Library Review: The Unofficial Harry Potter Cookbook

Cookbooks are a weird business. How can you tell when one is good? Is it because the recipes are new and innovative or because the directions actually make sense? It gets even weirder when cookbooks are inspired by works of fantasy. But that didn’t stop The Unofficial Harry Potter Cookbook from seeing print.

Long time readers of Castles and Cooks know we’ve dabbled in our own Harry Potter inspired recipes, like Pumpkin Juice and Butterbeer. So when I received this book as a gift, I was quite excited to open it up and discover what secrets it held – especially in comparison to my own recipes! Would their Butterbeer be similar to mine or a completely different take?

That’s when the first realization of this book sunk in: this book takes almost every mention of food from the Harry Potter series and has recipes for them. But that includes the most mundane and muggle recipes, like mashed parsnips, buttered peas and fried eggs with bacon. These aren’t the recipes I’m after – how would you cook a blast-ended skrewet? Or what about all those fantastical ice cream flavors at Florean Fortescue’s Ice Cream Parlour? Hell, one of the recipes is just crispy fried bacon. While another recipe is a gammon of bacon and another is scrambled eggs with bacon. I love bacon, but how many different times do I need to see it?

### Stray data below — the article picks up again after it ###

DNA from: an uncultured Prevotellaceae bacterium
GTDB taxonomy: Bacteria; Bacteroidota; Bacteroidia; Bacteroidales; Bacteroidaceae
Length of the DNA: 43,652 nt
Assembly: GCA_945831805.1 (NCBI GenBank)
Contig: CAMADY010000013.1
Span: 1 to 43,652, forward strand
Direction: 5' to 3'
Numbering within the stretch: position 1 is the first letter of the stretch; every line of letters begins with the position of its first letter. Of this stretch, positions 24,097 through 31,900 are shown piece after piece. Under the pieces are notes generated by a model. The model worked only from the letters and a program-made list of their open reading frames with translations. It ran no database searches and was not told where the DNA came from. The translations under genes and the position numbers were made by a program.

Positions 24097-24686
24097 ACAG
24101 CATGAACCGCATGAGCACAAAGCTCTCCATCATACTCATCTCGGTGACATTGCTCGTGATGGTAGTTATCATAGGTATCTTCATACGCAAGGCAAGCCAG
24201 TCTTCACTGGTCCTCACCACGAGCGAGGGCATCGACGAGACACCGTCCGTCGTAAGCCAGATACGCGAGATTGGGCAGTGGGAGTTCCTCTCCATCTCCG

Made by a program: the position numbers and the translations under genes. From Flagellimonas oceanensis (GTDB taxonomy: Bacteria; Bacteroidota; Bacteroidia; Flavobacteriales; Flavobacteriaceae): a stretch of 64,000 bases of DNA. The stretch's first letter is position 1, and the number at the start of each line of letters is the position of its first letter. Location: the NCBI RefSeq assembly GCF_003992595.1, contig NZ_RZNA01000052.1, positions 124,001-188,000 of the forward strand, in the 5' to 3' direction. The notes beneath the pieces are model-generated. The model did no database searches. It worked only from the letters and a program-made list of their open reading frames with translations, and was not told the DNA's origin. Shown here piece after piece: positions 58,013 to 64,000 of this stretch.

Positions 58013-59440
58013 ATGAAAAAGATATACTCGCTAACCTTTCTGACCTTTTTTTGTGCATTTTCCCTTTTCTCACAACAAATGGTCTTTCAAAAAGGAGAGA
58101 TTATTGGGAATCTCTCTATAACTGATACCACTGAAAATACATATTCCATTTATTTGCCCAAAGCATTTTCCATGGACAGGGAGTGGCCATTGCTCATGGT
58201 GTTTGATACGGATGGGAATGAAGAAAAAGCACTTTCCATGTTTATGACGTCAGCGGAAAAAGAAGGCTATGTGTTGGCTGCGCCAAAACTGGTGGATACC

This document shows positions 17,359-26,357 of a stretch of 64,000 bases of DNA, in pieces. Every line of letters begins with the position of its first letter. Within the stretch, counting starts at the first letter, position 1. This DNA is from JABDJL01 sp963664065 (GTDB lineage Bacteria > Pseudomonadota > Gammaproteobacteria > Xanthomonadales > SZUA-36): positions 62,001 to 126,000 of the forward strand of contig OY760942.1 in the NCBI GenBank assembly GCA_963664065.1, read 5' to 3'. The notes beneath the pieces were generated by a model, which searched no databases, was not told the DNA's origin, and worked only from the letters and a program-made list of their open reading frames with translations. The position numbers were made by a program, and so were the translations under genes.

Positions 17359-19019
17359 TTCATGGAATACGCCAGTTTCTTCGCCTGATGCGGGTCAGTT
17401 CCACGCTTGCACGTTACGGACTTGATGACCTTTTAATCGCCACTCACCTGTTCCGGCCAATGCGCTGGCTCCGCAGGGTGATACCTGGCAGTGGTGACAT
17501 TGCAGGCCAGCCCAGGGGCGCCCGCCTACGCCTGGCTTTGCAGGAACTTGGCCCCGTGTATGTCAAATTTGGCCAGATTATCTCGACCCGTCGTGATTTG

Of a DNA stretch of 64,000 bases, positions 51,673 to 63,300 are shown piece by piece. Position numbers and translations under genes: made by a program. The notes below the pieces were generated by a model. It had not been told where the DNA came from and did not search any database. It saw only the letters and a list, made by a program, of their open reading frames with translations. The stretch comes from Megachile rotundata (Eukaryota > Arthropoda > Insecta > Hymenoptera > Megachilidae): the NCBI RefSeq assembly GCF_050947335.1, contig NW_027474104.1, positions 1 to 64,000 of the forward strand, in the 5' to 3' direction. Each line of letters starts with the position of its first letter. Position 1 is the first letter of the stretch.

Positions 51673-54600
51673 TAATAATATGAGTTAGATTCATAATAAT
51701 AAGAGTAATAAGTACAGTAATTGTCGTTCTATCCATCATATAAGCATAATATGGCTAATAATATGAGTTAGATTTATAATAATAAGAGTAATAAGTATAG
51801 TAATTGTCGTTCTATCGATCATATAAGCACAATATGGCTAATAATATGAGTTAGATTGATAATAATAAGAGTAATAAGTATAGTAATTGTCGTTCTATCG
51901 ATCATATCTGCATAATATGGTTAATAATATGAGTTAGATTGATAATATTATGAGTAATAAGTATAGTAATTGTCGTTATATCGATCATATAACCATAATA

That isn’t to say the book is completely out of place though. For American fans of the books, it’s great to get more details about various classic English fare. Little side bars in the books outline some interesting concepts, like that a rasher of bacon is one piece while a gammon is two. The recipe for the Knickerbocker Glory helps explain what Dudley was devouring (an absurd amalgam of jello, ice cream and pudding) and the recipe for Petunia’s pudding that Dobby smashed sounds delicious. Even stuff like custard creams are explained (they’re sandwich cookies).

But with these great recipes comes a cost: this book has no images. The pages are a beautiful parchment style with a deep maroon ink, but none of the recipes come with photos or reference line drawings. For some of the more elaborate recipes, an indicator of the intended outcome would be greatly appreciated.

In a lot of ways, this book is a great walkthrough of the more day to day English recipes. Reading about fried tomatoes, steak and kidney pudding or a variety of British pies is a nice change of pace. There are a handful of recipes that are great too, like pumpkin juice and a variety of treats from Honeydukes like fizzy sherbet pouches, sugar mice and coconut ice.

These recipes though still don’t make up for the fact that there are some major omissions for Harry Potter fans. Butterbeer is completely absent from the book (along with Fire Whiskey, but I understand that one). Other recipes feel like a stretch like Kreacher’s French Onion Soup or the recipe for banana fritters which was used as a password to get into Gryffindor Tower once in The Goblet of Fire.

At the end, this book leaves me feeling a bit disappointed. The recipes are all clear, concise and well written which is always a plus, but the variety of them seems to be reaching. This isn’t a cookbook about the Wizarding World, this is a cookbook about all the food items that showed up in the Harry Potter series. As a companion book, it gives some great insight but for Harry Potter fans, there just isn’t enough.

Maybe it is a victim of simply being an unofficial cookbook, so the author couldn’t get permission to replicate some recipes but without those recipes, this book just feels like a Dementor got to it before I did. There’s just no soul in it and that’s a real shame.